- Article 6: Exchange of official GMP documents. This provides for confidential exchange of GMP documents upon request within 30 days.
- Article 7: Safeguards. The UK and EU will remain free to conduct their own GMP inspections in addition to the inspections carried out by the other party, but Article 7 requires the inspecting party to provide notification of GMP inspections relating to manufacturing facilities that have been found to be compliant by the other party.
- Article 8: Changes to applicable laws and regulations. Each party is required to provide at least 60 days’ notice to the other party prior to changing its GMP laws listed in Appendix B.
- Article 9: Suspension. Each party has the right to suspend its mutual recognition of the other party’s GMP inspections and documentation, although Article 9 requires each party to exercise this right in an “objective and reasonable manner”.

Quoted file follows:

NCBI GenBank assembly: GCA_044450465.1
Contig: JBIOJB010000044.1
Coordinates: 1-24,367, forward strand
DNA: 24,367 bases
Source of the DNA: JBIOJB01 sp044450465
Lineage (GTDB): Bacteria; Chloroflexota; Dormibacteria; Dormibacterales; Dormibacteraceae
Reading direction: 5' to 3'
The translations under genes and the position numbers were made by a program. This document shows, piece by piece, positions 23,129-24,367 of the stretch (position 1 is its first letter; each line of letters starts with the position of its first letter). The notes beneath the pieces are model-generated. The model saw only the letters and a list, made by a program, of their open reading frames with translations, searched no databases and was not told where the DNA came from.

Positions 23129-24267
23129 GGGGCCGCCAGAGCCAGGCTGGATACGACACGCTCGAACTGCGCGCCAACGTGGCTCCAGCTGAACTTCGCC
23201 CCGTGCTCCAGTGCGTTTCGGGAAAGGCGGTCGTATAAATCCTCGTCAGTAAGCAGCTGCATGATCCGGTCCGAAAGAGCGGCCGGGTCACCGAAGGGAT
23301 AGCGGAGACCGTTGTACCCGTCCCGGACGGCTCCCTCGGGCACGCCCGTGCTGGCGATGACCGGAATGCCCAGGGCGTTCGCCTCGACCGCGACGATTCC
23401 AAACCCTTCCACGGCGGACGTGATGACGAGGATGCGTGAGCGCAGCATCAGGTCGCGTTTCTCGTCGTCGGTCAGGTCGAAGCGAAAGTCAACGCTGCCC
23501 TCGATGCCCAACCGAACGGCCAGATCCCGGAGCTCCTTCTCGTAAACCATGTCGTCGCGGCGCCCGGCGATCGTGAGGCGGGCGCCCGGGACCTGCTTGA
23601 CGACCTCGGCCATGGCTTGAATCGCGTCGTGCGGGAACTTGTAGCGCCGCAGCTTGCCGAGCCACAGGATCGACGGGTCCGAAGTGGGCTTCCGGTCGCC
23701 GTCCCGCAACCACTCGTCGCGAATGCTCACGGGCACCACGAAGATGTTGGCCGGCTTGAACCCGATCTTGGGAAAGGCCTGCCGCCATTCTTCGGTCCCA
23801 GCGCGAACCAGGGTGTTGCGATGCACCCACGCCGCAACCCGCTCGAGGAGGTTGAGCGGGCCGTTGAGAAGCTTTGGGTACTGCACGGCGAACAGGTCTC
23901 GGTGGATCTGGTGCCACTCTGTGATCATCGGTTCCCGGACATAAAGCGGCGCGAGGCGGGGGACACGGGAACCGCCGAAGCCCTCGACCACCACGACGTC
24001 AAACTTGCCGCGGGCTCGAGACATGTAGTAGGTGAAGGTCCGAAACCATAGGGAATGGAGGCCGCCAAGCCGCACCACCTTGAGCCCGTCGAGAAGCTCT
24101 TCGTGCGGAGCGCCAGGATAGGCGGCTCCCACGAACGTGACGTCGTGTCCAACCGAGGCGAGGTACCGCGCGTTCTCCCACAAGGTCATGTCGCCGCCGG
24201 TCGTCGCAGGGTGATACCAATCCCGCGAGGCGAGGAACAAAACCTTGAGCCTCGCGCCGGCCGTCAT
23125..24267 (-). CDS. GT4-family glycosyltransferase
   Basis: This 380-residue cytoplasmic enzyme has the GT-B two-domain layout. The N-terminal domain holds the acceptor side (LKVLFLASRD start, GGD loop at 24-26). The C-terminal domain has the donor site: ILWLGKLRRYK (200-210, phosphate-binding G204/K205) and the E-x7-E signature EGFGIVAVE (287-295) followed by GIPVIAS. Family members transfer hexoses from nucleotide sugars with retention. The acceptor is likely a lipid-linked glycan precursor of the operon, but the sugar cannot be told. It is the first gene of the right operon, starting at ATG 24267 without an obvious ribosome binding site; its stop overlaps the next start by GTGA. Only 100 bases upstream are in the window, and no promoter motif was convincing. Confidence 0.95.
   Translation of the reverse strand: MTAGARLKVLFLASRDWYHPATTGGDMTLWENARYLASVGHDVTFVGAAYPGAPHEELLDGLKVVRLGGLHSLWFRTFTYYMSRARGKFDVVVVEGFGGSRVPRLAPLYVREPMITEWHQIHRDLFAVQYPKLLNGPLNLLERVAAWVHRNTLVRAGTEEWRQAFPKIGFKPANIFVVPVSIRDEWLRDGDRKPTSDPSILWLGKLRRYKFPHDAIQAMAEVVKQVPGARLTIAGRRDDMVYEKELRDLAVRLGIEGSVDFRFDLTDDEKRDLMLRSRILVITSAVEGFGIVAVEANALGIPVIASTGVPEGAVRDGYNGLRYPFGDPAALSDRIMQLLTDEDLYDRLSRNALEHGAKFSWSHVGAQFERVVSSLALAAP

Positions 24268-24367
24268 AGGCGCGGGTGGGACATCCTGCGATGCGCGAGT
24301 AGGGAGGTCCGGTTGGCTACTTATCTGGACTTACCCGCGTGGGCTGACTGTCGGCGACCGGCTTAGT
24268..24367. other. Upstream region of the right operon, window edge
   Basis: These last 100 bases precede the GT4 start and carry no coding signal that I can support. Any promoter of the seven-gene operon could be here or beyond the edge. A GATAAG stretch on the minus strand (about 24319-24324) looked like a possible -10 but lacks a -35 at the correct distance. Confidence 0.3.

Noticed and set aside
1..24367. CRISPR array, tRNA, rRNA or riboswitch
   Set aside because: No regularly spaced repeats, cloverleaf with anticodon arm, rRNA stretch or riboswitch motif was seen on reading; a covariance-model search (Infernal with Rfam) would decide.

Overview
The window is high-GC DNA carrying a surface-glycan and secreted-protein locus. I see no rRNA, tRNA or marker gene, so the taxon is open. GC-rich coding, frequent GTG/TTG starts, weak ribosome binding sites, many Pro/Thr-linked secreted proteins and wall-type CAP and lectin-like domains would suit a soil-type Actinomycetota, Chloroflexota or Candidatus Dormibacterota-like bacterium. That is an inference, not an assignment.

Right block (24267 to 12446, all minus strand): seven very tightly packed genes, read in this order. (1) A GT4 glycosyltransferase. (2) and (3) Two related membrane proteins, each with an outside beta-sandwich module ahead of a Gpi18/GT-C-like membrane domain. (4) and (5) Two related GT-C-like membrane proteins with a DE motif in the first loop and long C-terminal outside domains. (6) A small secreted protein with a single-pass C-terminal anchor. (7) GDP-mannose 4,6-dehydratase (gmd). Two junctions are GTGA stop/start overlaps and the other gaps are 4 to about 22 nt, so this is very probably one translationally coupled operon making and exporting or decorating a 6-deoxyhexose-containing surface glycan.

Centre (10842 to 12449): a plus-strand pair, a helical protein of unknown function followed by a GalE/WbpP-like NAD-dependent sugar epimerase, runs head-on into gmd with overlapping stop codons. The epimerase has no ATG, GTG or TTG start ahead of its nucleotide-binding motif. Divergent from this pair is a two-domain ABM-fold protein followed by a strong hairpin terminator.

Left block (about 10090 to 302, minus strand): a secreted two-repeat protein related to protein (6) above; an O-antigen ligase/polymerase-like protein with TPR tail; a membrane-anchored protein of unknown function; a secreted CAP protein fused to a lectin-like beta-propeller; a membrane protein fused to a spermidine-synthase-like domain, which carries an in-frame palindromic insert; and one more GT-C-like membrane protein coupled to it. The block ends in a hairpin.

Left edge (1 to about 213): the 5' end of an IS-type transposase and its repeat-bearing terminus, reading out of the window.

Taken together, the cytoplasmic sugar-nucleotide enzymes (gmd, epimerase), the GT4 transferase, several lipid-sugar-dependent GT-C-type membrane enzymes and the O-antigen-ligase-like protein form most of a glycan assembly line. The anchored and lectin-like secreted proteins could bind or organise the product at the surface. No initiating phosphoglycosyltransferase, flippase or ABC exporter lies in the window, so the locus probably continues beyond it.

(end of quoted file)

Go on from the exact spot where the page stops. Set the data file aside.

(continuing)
- Article 10: Regulatory co-operation. The parties agree to work together to develop GMP regulation.
Regulation of medical devices
Medical devices are not specifically referred to in the Agreement but will benefit from the overarching tariff-free and quota free trade on goods. The Agreement does not cover recognition of CE marks or cooperation of notified bodies or competent authorities.
The UK will not implement the new Medical Devices Regulation and the In Vitro Diagnostic Regulation. Rather, the UK regulatory regime will continue to be based on the existing Directives governing medical devices, active implantable medical devices and in vitro diagnostic medical devices.
Medical device manufacturers are now obliged to register with the Medicines and Health Products Regulatory Agency (“MHRA”) from 1 January 2021 prior to placing medical devices on the UK market. If the manufacturer is not established in the UK, it must designate a UK Responsible Person to register and act on its behalf.